On Sunday afternoon, Revere High School (RHS) will officially come under the microscope.
After about 18 months of preparations and written evaluations from every corner of every academic department in RHS, a team of outside evaluators from the New England Association of Schools and Colleges (NEASC) will arrive to see just how well the school is doing.
However, contrary to what one might think, school leaders are excited and not nervous to welcome the evaluation team – led by Richard Kraemer of New York – and believe that the team will leave impressed.
“I would say we’re in good shape,” said RHS Principal Lourenco Garcia on Monday. “We have a lot of things to be proud of and have a list of things we would like to show the visiting team. It’s very seldom to have a school of this magnitude and with the diverse population and immigrant kids and transient population to have completed such a major transformation in a year and a half. To have the entire faculty supporting the initiatives we’ve introduced is great. It’s amazing to have that support. I believe many urban schools have a lesson to learn from us and I think they’ll see that when they visit.”
Added Director John Mitchell, “The restructuring efforts we put in place have put us in a great place. We wouldn’t have been in the shape we’re in if we didn’t have these things functioning. The block schedule has pushed the teachers and put the onus of learning on the students themselves.”
Accreditation evaluations happen once every 10 years – with the last RHS evaluation in 2002. A team of education evaluators from all over New England conducts the visit. The team studies the best education practices, reads all of the school’s submissions and then visits the school building.
Team members interact with students and parents, talk with teachers, shadow certain students throughout the day and check to see if things are going as well as stated.
The process is voluntary and the NEASC is a membership association, but it is also a way of letting parents and students know that the best learning, based on the best research, is going on in the local high school.
This coming week, evaluators will be looking for just that at RHS.
“They are going to try and evaluate and verify the information we have given them in our own self-study,” said Garcia. “They want to see if what we have claimed in the self-study is accurate in what it states and that there are no discrepancies. They will also give us some suggestions from the point of view of an outside observer, which is very valuable.”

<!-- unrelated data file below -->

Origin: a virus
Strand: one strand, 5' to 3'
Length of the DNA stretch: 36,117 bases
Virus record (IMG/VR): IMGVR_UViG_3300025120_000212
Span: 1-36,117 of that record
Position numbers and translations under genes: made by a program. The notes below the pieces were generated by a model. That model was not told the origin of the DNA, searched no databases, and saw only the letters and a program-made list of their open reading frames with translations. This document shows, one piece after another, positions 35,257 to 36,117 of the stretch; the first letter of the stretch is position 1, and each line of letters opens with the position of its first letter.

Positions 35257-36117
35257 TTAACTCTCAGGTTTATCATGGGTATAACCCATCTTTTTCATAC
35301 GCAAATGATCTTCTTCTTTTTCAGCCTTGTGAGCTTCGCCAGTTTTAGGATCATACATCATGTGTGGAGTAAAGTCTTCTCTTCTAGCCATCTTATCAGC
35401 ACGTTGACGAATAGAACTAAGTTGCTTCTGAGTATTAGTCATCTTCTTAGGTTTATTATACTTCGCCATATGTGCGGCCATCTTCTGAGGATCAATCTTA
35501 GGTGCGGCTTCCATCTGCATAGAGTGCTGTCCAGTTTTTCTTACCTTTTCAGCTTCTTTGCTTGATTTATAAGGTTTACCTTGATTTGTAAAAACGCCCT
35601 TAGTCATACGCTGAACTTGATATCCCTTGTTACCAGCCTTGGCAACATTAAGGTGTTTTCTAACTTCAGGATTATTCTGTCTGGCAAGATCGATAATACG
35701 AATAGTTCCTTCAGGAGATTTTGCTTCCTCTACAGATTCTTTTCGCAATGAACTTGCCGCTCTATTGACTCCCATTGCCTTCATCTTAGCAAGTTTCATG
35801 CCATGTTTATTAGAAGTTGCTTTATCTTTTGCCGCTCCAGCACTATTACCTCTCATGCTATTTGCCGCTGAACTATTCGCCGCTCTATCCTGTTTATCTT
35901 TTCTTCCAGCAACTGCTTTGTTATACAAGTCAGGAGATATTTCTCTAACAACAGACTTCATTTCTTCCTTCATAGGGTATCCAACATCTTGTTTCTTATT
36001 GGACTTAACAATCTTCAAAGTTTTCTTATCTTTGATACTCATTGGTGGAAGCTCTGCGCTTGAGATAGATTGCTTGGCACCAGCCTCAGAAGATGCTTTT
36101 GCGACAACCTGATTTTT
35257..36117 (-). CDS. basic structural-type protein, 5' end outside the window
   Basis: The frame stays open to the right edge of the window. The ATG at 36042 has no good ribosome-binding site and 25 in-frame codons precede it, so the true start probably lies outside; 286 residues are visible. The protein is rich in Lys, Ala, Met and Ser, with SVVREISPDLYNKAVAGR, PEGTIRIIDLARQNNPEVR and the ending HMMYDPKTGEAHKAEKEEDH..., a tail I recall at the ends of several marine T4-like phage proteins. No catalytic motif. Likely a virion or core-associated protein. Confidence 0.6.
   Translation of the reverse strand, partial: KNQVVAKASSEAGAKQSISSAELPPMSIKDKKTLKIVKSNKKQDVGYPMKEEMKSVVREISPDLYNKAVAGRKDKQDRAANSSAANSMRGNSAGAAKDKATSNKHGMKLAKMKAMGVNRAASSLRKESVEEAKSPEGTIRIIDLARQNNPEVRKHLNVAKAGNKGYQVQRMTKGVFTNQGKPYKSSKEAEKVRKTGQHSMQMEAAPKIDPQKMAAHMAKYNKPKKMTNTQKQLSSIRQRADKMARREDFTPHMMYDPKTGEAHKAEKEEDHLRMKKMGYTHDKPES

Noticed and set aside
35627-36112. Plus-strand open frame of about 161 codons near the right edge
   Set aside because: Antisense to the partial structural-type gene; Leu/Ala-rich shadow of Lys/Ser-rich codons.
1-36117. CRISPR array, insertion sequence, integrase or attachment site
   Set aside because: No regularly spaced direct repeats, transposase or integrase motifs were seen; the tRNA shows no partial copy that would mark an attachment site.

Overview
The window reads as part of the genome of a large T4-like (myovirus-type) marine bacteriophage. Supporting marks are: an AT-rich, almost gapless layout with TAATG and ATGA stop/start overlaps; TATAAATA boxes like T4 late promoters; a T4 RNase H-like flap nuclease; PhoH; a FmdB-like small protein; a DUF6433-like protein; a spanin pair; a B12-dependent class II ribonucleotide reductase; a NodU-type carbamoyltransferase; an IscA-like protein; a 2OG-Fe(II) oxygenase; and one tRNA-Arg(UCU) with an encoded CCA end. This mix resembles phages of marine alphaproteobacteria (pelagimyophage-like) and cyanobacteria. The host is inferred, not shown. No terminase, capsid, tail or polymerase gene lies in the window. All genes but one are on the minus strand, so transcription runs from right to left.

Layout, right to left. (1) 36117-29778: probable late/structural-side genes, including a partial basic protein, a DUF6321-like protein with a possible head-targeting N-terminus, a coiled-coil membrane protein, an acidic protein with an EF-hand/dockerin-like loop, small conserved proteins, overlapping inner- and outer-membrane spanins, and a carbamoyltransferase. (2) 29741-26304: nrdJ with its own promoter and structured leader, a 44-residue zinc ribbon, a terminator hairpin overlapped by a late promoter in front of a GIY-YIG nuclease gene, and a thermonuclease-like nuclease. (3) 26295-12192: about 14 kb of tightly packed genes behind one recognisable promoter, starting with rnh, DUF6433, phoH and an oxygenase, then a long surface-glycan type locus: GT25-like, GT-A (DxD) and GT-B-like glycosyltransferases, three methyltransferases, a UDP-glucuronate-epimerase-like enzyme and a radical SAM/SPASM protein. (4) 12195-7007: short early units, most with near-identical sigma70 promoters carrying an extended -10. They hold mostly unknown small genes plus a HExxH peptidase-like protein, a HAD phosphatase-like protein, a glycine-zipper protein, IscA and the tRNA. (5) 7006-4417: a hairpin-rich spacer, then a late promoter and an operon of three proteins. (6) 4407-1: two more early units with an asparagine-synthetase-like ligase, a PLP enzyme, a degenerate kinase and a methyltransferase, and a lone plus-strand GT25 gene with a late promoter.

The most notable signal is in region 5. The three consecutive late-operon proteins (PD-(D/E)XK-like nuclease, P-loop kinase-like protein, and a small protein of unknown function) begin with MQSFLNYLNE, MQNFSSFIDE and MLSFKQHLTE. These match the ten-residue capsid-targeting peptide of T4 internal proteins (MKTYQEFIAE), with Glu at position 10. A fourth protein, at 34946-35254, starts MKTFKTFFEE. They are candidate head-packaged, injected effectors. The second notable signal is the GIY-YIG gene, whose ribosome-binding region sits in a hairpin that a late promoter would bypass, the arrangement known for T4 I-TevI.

RHS has spent the better part of last year and this year preparing their self-study – a 100-page document that literally everyone on the staff helped write. Of the seven standards that will be evaluated, each had to have a detailed self-evaluation. When each of the seven was finished, RHS staff and administrators held a democratic vote to see if there was support.
In each case, there was, and that finished self-study was given to the evaluation team in advance of this coming week’s visit.
All of them have read the document and are familiar with the school.
During that self-study, major changes were also implemented that are seen as positive steps towards the best learning environment. Some of those steps include the new block scheduling, the Freshman Academy, and student advisory time – as alluded to above by both Garcia and Mitchell.
“Obviously they will be able to see the whole change we’ve made,” Garcia said. “There is a wide range of things that weren’t here 10 years ago when they last visited. These are things brought in because of the different demands on schools.”
Added Mitchell, “That’s really it. Ten years ago we didn’t have to worry about advisory of students or teachers collaborating.”
But there are some things that have been left undone, and Garcia said that the good thing is that there is a plan in place for all of those things.
“There are some things I would like to have had done before the accreditation, but they are works in progress,” said Garcia. “They are things like the science labs and better signage and the completion of the Learning Commons – which is the library. However, we have plans for all of these things and we’ll be able to show how we’re going to accomplish all of them within two years.”
After Sunday’s activities, evaluators will have a whirlwind schedule when students return to school on Monday. They will spend Monday, Tuesday and Wednesday going to classrooms, talking with students, and holding meetings of all sorts.
One thing both Garcia and Mitchell said they know will shine is the positive relationships between students and teachers – something they consider the school’s greatest strength.
“We have a very caring and positive faculty,” said Mitchell.
“Our strengths are really the relationships between staff and students,” said Garcia. “We have a lot of clubs and activities. We might have a long way to go, but I believe we are on the right path.”